Method for getting credit Cost
Credit builder loan Potentially hundreds of dollars in interest
Store loan (Fingerhut, for example) Overpaying for a consumer product, plus sky-high interest rates on balances
Secured credit card No cost to you, assuming you always pay your balance in full each month

Data source: FICO.

A better solution is to open a credit account that you can keep for life. For this purpose, we think secured credit cards are the best way to go. A secured credit card works in the same way as any other credit card. The only difference is that to open a secured card, you have to make a deposit, which acts as collateral.

Because of the collateral, card issuers will open a secured credit card for just about anyone, regardless of their credit history. Two of our favorite secured credit cards offer $200 credit limits, and require deposits (collateral) in amounts ranging from $49 to $200.

After several months of managing your credit card responsibly, you'll be considered for "graduation," which means your card will turn into an unsecured credit card, and your deposit will be returned to you. Best of all, so long as you swipe your card at least once every six months or so, your card account will remain open indefinitely, helping you build credit that will remain with you for life. My oldest account on my credit report is a credit card I've had for more than a decade -- I use it just enough to keep it open, because having it in good standing does wonders for my credit report.

In contrast to a credit builder loan (which can require a deposit of $1,000 or more), or a store installment plan (which can cost you hundreds of dollars in interest and higher prices), a secured credit card is a no-brainer solution, even if you have bad credit.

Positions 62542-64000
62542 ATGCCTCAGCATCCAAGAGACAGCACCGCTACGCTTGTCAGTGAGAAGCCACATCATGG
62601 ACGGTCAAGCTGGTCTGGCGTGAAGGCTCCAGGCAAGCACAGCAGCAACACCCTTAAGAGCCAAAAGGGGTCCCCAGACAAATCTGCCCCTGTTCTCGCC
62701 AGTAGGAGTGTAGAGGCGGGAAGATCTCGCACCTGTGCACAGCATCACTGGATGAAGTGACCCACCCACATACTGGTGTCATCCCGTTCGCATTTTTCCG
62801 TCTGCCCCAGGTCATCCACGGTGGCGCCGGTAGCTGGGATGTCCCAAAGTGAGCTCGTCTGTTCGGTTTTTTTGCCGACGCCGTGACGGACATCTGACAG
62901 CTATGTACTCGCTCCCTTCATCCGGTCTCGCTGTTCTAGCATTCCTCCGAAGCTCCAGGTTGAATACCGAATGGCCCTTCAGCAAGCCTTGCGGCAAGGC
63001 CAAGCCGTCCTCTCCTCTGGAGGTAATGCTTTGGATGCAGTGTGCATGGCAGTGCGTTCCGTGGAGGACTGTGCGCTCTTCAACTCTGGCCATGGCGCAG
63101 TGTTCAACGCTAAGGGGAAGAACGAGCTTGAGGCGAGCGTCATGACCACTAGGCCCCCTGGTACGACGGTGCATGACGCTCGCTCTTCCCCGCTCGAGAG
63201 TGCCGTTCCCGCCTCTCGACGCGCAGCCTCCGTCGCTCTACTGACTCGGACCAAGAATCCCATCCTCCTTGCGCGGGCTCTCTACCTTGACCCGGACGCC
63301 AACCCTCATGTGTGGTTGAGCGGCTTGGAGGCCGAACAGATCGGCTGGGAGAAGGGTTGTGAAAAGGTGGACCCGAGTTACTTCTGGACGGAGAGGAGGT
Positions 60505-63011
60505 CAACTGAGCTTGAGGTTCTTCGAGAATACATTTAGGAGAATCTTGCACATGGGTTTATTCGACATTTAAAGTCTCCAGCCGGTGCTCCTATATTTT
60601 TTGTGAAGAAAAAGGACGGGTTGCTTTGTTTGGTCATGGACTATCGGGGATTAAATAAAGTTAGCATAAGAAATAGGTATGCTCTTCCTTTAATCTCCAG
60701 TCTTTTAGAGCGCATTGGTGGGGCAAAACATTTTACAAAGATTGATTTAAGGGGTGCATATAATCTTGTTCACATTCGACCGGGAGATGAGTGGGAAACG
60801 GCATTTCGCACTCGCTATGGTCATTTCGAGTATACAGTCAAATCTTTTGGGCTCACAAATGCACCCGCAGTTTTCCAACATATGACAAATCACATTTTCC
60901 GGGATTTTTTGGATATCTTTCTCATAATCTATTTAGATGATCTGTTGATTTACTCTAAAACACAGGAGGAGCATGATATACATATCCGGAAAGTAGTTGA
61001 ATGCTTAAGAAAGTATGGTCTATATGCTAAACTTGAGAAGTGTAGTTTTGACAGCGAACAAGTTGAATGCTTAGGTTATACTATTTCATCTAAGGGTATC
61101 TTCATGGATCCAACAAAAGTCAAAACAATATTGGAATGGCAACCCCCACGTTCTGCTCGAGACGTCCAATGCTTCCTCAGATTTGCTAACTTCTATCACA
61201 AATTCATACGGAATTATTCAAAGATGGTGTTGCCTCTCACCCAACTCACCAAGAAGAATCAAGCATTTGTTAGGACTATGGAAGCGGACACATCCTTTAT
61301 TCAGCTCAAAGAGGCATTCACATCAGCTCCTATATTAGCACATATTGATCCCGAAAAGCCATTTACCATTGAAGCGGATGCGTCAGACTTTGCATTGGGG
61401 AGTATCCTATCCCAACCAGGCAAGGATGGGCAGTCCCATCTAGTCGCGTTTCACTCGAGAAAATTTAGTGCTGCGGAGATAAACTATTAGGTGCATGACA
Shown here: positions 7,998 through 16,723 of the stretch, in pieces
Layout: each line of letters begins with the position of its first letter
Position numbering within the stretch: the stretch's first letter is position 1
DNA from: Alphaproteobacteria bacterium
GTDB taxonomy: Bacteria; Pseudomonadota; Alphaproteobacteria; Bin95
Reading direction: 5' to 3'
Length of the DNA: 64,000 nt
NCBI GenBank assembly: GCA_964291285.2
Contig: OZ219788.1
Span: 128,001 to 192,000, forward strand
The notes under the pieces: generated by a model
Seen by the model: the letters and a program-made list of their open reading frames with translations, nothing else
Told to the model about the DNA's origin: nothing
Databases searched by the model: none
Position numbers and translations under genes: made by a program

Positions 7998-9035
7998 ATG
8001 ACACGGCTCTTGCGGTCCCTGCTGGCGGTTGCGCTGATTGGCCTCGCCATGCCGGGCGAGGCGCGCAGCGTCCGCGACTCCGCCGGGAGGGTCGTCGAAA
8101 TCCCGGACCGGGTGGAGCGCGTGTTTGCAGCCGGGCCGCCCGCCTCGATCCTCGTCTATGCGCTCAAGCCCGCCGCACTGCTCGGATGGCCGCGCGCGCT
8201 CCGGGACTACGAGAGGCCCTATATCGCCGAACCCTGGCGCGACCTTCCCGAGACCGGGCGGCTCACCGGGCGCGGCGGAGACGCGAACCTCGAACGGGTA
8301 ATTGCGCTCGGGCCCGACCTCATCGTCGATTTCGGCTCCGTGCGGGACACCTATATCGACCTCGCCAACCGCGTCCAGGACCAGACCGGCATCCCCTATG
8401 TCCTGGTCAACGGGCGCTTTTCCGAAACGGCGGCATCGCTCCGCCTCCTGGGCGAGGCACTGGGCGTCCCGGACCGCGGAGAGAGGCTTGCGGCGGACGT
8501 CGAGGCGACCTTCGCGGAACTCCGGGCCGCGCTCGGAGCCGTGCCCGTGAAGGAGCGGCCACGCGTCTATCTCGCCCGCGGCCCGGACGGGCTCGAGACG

Fixing errors on your credit report

It's possible, though improbable, that there may be errors on your credit report that have negatively impacted your credit score. If you learned you have bad credit because you were denied for a loan or credit card, but you're not sure why, you may want to do some digging into your credit records.

Credit bureaus collect billions of pieces of information about hundreds of millions of Americans every year. With information passing between lenders, collection agencies, courtrooms, and credit bureaus, there are bound to be a few mistakes. In a study, the FTC found that about 5% of people have an error that could negatively affect their scores by 25 points. One in 250 people has an error that is negatively affecting his or her score by 100 points or more.

There are many reasons why you might have an error on your credit reports, but some of the most common are listed below:

  • You share a name with someone else, and their information was erroneously added to your report. (This happens most frequently when you use different variants of the same name. For example, Robert Smith and Bob Smith.)
  • You have an old debt that fell off your credit report, but it resurfaced because the date of the debt was changed to a more recent date. These items can often be removed without much effort.
  • You have an account that is reported twice on your credit report. For obvious reasons, if your car loan shows up twice, you'll appear to be a much riskier borrower.
  • Your name, address, or birthday was incorrectly entered into the system from a handwritten credit application. 

The credit bureaus have a process by which you can dispute information on your credit reports. But first, you'll need to check all three credit reports -- Experian, TransUnion, and Equifax -- to see what's on them. The best way to do that is to go to, which remains the only 100% free way to check your credit reports at all of the big three bureaus for free once per year.

On that website, you'll be able to see what's in each report, and file a dispute if you find any inaccurate information. Unless the information you dispute can be proven to be accurate, the record will be simply deleted from your credit report.

Other descriptive information, such as your birthday, name, or address, can be corrected, too, by supplying certain identifying information to the credit bureau. Cleaning up these descriptive errors won't affect your score, but it can eliminate potential hang ups that happen when information you enter on a new credit application doesn't match the information in your credit report. Having an informational error on your report can be the difference between instant approval and getting a notice that the lender will need 7 to 10 days to decide on your credit application.

Rebuilding your credit score isn't an overnight project, but with less than an hour's effort combing through your credit report for errors, making a plan to repay high balances, and applying for a new credit account to put more good marks on your report, you'll be well on your way toward a higher credit score.